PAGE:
American & Qantas Are Cutting Ties So They Can Strengthen Ties

In November I first wrote about how the U.S. Department of Transportation blocked the expanded transpacific joint venture of American and Qantas.

American & Qantas’ expanded cooperation was rejected

American and Qantas increased their cooperation when American added their first two routes to the South Pacific. Specifically, American launched flights from Los Angeles to both Sydney and Auckland. American and Qantas already had a joint venture, though American didn’t operate any of the flights across the Pacific.

The intent was that American and Qantas would be expanding together under their joint venture, giving passengers more transpacific options. For example, as part of this Qantas also relaunched flights between Sydney and San Francisco, instead taking some frequencies off their Los Angeles route, since American would be filling that gap.

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American 777 in Sydney

While Australian authorities had already approved the expanded joint venture, the U.S. authorities hadn’t. However, I think both airlines were rather confident it would be approved, as they launched new flights that were motivated by the joint venture.

The way the U.S. DOT saw it, the proposed alliance would substantially reduce competition and consumer choice, without producing sufficient countervailing public benefits.

While the two carriers could have tried to appeal this decision immediately, they instead decided to accept the decision and wait for the Trump administration to take office, and then refile.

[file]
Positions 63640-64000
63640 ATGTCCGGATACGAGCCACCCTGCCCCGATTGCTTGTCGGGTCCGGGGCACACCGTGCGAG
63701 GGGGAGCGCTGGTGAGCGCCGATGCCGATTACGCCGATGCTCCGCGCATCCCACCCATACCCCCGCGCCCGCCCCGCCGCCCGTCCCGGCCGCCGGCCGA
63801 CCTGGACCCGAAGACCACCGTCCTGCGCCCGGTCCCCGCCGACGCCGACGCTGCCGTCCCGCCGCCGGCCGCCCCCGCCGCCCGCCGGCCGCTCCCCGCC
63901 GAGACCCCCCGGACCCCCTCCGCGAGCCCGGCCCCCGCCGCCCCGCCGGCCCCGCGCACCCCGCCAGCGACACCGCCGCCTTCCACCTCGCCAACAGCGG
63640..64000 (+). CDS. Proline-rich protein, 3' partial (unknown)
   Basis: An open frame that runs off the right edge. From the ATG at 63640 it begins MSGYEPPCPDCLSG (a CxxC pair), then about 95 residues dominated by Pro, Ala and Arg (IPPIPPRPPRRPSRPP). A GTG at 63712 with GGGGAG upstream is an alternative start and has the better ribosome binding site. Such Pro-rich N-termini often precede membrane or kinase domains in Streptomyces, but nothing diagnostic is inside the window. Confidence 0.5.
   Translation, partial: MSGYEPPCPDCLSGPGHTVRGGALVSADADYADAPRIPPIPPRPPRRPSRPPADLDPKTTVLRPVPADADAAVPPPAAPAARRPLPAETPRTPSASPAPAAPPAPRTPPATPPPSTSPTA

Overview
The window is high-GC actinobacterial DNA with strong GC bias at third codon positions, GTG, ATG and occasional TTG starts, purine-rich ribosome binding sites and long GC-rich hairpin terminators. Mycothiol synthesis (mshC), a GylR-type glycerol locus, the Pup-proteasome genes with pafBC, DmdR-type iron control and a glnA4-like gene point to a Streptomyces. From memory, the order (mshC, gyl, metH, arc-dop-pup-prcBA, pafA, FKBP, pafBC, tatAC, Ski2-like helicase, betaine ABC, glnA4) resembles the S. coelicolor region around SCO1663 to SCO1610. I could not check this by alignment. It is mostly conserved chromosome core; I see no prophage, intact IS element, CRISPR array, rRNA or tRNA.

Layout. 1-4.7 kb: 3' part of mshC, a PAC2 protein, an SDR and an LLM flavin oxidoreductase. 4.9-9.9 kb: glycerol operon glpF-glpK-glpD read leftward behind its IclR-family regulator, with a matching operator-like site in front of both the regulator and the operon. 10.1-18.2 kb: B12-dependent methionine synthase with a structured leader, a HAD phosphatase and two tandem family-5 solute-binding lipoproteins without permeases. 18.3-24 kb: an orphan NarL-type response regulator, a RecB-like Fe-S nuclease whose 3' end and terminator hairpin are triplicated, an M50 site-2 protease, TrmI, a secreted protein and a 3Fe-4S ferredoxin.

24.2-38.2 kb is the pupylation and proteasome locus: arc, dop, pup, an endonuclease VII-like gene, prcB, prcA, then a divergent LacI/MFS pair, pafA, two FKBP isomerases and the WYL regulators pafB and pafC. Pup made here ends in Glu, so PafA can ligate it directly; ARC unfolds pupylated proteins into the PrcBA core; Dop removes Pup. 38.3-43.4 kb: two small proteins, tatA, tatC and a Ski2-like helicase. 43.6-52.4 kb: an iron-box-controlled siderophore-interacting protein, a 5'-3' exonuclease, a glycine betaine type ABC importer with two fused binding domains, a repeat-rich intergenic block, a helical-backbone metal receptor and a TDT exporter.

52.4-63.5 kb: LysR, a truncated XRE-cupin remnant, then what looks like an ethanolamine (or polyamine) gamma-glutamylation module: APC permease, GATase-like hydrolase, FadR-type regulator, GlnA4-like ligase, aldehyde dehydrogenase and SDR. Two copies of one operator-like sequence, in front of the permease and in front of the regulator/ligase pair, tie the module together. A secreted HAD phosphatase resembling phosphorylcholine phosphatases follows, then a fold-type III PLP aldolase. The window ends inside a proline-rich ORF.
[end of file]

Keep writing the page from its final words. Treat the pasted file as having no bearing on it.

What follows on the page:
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Qantas 747 in Los Angeles

American & Qantas are cutting ties so they can strengthen ties

This shouldn’t come as a surprise, but American and Qantas will soon be refiling their application with the DOT, seeking anti-trust immunity for expansion of their joint venture. Per the press release:

The airlines have carefully reviewed the DOT’s November 2016 Show Cause Order proposing not to grant approval for their original application and, after considering their options, taken the decision to refile in the coming months.

It’s both airlines’ view that the DOT’s decision didn’t take into account precedent, intense competition on trans-Pacific routes, or the benefits that a closer relationship between Qantas and American has already delivered, including two new routes.

The new application will make a strong case for the full consumer, tourism and trade benefits that would come with anti-trust immunity.

As a result, American and Qantas will be scaling back their partnership for the time being, including the following changes:

  • Qantas will no longer codeshare on American Airlines’ services between Sydney and Los Angeles, for new bookings made for travel from 1 February 2017
  • Qantas will adjust its Qantas Frequent Flyer policy with American Airlines to bring it in line with other oneworld carriers from 1 May 2017

In other words, previously there was near metal-neutrality, meaning that Qantas fliers earned as many points and credits for flying on American between Sydney and Los Angeles as on Qantas. That won’t be the case anymore.

On the plus side, this partnership being reduced for the time being shouldn’t lead to American cutting their services on the Sydney flight, as they’ve offered improved service to largely match Qantas.

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American offers pajamas even in business class on flights to Sydney

Bottom line

American and Qantas are playing this pretty smart, in my opinion. They waited until there was a different administration in office before contesting the DOT’s decision, and they’re scaling back their partnership so that it seems less threatening. I would guess they’ll get approval from the DOT once they refile, though I certainly could be wrong. After all, I think most were caught off guard when they were rejected the first time around.

Comments